#1. Who propounded the idea of Partyless democracy?
#2. By which Act an element of the election was introduced in India for the first time?
#3. Match the items in List-1 with List-2 and select the correct answer from the codes given below: List-1 A) Drain of wealth theory B) Swaraj as my birthright C) Separate Communal electorate D) Entry into legislation List-2 1. C.R. Das 2. M. Ali Jinnah 3. B. G. Tilak 4. Dadabhai Naoroji 5. Subhash Chandra Bose. Codes:
a) Drain of Wealth Theory
The constant flow of wealth from India to England for which India did not get an adequate economic, commercial or material return has been described as drain of wealth from India. Dadabhai Naoroji gave ‘drain of wealth theory’ in his book ‘Poverty and Un-British Rule in India’. Scholars estimate drain of wealth to be around 9% of India’s GDP in 18th century and 6% of GDP in 19th century.
b) Swaraj is my birth Right
‘Swaraj is my birthright and I shall have it’ slogan was coined by Bal Gangadhar Tilak. Bal Gangadhar Tilak, was also referred to as Lokamanya Tilak was a leader of the Indian independence movement and belonged to the extremist faction. He was also known as the ‘Father of Indian Unrest’.
c) Separate Communal electorate
The Lucknow Pact, 1916
Background to Lucknow Pact
- When the Muslim League was formed in 1906, it was a relatively moderate organisation with a pro-British stance.
- After the First World War, the Viceroy Lord Chelmsford had solicited reform suggestions from Indians in return for the Indian support to the British war effort.
- The Muslim League led by Mohammed Ali Jinnah wanted to use this opportunity to press for constitutional reforms through a joint Hindu-Muslim platform.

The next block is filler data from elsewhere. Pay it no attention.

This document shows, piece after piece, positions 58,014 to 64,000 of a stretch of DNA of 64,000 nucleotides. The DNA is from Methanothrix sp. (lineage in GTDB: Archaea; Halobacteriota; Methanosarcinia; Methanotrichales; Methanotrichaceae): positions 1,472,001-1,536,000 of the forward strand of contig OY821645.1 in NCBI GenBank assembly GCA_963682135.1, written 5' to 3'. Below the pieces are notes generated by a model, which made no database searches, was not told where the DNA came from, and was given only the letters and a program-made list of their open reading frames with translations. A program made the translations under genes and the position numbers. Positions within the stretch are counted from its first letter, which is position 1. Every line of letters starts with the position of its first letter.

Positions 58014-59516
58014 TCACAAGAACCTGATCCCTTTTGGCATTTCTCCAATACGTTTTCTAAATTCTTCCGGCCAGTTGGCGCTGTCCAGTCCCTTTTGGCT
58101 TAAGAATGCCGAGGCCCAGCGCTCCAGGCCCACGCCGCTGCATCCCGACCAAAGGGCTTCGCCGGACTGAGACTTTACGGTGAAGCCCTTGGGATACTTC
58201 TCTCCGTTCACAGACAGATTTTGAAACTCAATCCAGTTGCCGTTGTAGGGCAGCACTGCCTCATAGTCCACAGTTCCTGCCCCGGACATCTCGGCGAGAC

- Jinnah was then a member of both the parties and he was largely responsible for the Pact.
- This was the first time that leaders of both the INC and the Muslim League were meeting for a joint session.
- At the meeting, the leaders consulted with each other and drafted a set of demands for constitutional reforms.
- In October 1916, 19 elected Indian members of the Imperial Legislative Council addressed a memorandum to the Viceroy seeking reforms.
- In November 1916, leaders from both the parties met again in Calcutta and discussed and amended the suggestions.
- Finally, at their respective annual sessions held at Lucknow in December 1916, the INC and the League confirmed the agreement. This came to be known as the Lucknow Pact.
- For his efforts, Sarojini Naidu gave Jinnah the title ‘the Ambassador of Hindu-Muslim unity.
Reforms suggested in the Lucknow Pact
- Self-government in India.
- Abolition of the Indian Council.
- Separation of the executive from the judiciary.
- Salaries of the Secretary of State for Indian Affairs to be paid from British coffers and not the Indian funds.
- 1/3rd representation to be given to Muslims in the Central Government.
- The number of Muslims in the provincial legislatures to be laid down for each province.
- Separate electorates for all communities until a joint electorate is demanded by all.
- Introduction of a system of weightage for minority representation (it implied giving minorities more representation than their share in the population).
- Increasing the term of the Legislative Council to 5 years.
- Half the members of the Imperial Legislative Council to be Indians.
- All elected members to be elected directly on the basis of adult franchise. 4/5th of the members of the provincial legislatures to be elected and 1/5th to be nominated.